- How long will it take to arrive?
- How often will you need to use it?
- How long will it take to start working?
Tip 5 — Children will make you better a better web copywriter
You know who can really help you with your copywriting? Your children. Don’t have children? Borrow some. Here’s why…
The goal with copywriting is to pitch your writing at a 12-year-old’s reading level. That’s not because your audience is 12 or has no more education than a 12-year-old. It’s because your audience is busy and distracted. And the chances are you’re interrupting them in the middle of something else.
You’re a distraction on top of a distraction. The less work it is to read what what you write, the more likely it is that your busy and distracted audience will take in your message.
Confused people stick with what they’re already doing. What they’re already doing is not buying from you.
If you don’t have a handy child at home, just imagine yourself talking to one.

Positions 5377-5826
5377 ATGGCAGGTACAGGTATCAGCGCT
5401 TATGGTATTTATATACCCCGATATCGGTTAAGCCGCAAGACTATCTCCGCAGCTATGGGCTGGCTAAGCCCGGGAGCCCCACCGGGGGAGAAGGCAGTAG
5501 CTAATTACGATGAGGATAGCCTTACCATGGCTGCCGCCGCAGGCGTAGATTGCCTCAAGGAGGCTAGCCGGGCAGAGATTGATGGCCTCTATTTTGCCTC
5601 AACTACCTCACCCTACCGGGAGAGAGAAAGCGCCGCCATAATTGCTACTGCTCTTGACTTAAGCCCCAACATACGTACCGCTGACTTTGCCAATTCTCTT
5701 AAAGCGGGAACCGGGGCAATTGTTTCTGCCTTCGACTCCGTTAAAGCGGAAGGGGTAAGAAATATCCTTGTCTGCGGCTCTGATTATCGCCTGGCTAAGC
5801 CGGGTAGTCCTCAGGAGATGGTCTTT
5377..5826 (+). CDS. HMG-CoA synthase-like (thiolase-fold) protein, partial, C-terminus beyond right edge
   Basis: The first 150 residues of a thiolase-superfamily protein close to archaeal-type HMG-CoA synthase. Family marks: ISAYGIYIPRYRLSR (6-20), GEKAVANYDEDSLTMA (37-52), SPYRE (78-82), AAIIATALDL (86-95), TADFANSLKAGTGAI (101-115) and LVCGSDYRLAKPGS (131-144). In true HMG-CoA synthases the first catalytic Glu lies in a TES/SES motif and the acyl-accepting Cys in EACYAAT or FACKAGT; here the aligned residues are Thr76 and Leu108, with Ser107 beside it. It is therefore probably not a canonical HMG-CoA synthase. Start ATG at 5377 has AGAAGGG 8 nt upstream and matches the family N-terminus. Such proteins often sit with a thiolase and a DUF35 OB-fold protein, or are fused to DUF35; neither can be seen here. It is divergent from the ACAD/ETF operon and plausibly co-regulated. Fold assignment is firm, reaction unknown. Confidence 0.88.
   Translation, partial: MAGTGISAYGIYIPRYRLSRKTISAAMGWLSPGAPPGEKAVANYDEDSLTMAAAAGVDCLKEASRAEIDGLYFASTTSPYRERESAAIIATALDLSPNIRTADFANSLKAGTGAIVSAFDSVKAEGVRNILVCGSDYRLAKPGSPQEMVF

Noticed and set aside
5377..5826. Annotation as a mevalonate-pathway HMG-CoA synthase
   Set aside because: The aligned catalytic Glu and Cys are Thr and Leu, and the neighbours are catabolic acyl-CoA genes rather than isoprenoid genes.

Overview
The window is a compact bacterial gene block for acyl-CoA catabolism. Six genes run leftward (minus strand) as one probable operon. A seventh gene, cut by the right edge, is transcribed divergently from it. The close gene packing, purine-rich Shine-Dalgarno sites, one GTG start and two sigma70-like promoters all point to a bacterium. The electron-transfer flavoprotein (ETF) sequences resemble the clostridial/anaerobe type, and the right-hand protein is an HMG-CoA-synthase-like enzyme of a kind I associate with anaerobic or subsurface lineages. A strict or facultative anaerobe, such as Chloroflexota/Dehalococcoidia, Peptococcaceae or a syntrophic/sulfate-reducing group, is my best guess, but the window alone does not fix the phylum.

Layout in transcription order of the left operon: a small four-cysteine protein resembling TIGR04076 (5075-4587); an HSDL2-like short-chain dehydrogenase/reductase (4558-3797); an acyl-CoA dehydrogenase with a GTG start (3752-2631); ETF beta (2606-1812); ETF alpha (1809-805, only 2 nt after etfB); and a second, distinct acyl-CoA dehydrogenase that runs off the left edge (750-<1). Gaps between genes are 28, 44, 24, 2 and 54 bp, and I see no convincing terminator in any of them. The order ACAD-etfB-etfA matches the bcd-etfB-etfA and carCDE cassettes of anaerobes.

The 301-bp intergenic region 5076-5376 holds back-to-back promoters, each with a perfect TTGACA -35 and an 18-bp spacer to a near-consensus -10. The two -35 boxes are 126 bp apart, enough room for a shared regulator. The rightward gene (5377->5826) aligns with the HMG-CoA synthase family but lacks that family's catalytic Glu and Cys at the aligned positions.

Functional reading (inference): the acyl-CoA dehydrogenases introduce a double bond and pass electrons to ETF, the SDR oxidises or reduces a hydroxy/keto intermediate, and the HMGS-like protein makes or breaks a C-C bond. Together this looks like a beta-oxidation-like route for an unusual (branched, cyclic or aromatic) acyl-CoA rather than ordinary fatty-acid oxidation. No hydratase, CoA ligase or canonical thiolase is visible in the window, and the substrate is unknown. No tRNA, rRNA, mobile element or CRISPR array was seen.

Do they get what you mean when you invent a word like “learnings”? “Hey Jane, what were your learnings at school today?” Or would they use an actual word like “lessons”?
Do children LEVERAGE Instagram or do they just USE it? (Actually, they use Snapchat and TikTok, boomer, but you get the point.)
Ditch the industry jargon. Drop the marketing language. Stick to plain language and ideal buyers will thank you. That’s why no list of power words contains a word you’ll hear in a spelling bee.
Simple writing can be frightening because it gives us fewer places to hide by trying to look clever. Also, simple writing takes countless hours longer. But the effort will show up in your conversion rate.
Tip 6 – Read the Daily Mail
It pains us to recommend the Daily Mail to anyone. But there is one good reason to read it: it will help your website copywriting.
The Daily Mail has been weathering the End Times for traditional media better than anyone could have expected. And it’s doing so because it understands online readers better than most. (And because it appeals to the bowels of the human spirit, but that’s another matter.)